A-Z Glossary

Many adoption, foster care and child welfare vocabulary are subject to interpretation. This glossary identifies commonly held definitions for terminology that can be found in the field. It defines common acronyms and provides comprehensive definitions for a broad range of terms. The glossary will be updated as new terminology emerges in the field and as new legislation is enacted.

A-Z Glossary – Choose a Letter

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There are 5 names in this directory beginning with the letter V.
Verified Schedule
A court petition listing the facts within an agency adoption.

Visa
A document issued by the country (for a fee) allowing a person to enter its borders for a specific time and reason. In order to enter the U.S., the child will require an immigrant visa. This may be a piece of paper or a stamp in the child’s passport by the Embassy. Prior to issuing an immigrant visa for the child, a Department of State Consular Officer must conduct an investigation, called an I-604 Orphan Investigation. The purpose is: (1) to verify the orphan status of the child and (2) to ensure that the child does not have a medical condition that the adoptive parents don’t know about. As a part of the immigrant visa application process and I-604 Orphan Investigation, a U.S. approved foreign physician will examine the child. The child will enter the US on one of two kinds of IR ("Immediate Relative") Immigrant Visas: IR-3: The child was adopted overseas and (1) the adoptive parent (if single parent) or both parents (if married couple) saw/observed the child prior to the adoption and (2) the foreign adoption grants both adoptive parents and child the same rights, responsibilities, & privileges as would an adoption in the US. Children issued IR/HR-3 immigrant visas do not require re-adoption in the US under federal laws. IR-4: The child is coming to the United States for adoption. An IR/HR-4 is issued to a child when (1) the foreign country’s laws only permit the adoptive parents to obtain guardianship of the child rather than to fully adopt the child in that country and/or (2) the prospective adoptive parent(s) did not see/observe the child prior to the foreign adoption. Children issued IR/HR-4 immigrant visas must be adopted or readopted after they enter the U.S. (Also see Re-Adopt.) Or… IH-3 and IH-4 visas: The visas are similar to the respective function of the IR-3 and IR-4 visa noted above. However, the “IH” is a classification of immediate relative under section 201(b) to a child who has been adopted in a foreign state, or a child who is emigrating from a foreign state to be adopted in t he United States, when the foreign state is a party to the Convention.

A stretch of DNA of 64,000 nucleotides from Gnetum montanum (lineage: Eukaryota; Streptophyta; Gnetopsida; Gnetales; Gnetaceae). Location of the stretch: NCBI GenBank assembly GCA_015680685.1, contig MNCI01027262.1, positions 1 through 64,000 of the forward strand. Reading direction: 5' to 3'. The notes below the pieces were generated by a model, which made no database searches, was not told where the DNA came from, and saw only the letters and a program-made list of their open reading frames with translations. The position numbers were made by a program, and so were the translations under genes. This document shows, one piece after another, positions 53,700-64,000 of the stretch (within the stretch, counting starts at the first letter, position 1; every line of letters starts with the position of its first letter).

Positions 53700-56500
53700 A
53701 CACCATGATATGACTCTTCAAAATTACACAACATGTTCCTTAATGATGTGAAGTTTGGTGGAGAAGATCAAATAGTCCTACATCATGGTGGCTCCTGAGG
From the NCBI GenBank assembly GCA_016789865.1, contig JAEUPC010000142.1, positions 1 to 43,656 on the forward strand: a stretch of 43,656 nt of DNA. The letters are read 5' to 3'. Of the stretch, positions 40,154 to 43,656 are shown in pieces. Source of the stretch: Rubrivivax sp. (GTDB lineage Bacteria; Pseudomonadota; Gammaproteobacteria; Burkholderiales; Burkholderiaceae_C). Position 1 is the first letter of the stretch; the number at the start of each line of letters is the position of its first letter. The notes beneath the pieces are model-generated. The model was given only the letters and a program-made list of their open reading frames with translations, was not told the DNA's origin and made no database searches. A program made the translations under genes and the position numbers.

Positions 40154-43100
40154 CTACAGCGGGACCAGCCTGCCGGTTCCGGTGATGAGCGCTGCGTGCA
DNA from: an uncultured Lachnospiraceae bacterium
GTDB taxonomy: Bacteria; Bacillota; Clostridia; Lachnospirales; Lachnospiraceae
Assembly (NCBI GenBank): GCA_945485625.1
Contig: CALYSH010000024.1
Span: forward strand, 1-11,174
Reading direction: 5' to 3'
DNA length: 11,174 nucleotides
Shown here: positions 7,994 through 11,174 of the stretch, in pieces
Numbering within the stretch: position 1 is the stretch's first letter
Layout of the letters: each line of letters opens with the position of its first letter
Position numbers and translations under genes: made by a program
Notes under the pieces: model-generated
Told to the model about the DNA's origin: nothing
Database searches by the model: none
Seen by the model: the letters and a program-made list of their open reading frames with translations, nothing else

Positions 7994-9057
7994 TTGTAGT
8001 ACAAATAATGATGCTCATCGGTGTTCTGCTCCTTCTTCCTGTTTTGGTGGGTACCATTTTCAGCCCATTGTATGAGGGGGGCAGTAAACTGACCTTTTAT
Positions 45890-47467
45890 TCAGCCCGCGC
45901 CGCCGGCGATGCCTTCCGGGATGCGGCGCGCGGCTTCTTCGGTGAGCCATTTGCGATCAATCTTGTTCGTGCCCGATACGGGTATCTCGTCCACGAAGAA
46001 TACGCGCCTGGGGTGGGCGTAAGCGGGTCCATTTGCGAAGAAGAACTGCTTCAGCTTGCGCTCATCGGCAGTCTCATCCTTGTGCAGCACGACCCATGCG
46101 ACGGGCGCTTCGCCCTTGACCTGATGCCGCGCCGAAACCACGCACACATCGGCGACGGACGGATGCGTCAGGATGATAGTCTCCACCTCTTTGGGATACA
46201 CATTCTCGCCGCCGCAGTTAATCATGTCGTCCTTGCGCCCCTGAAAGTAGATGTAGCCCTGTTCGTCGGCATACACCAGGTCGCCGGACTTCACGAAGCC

Visually Impaired
Visual impairment may mean very poor vision or any severe reduction in vision that cannot be corrected with standard glasses or contact lenses. Legal blindness (which is actually a severe visual impairment) refers to a best-corrected central vision of 20/200 or worse in the better eye or a visual acuity of better than 20/200 but with a visual field no greater than 20°. Total blindness is the inability to tell light from dark, or the total inability to see.

Voluntary Adoption Registry
A reunion registry system which allows adoptees, birth parents and biological siblings to locate each other if they wish by maintaining a voluntary list of adoptees and birth relatives.

Voluntary Termination of Rights
Situation where birth parents have chosen to legally relinquish their parental rights.


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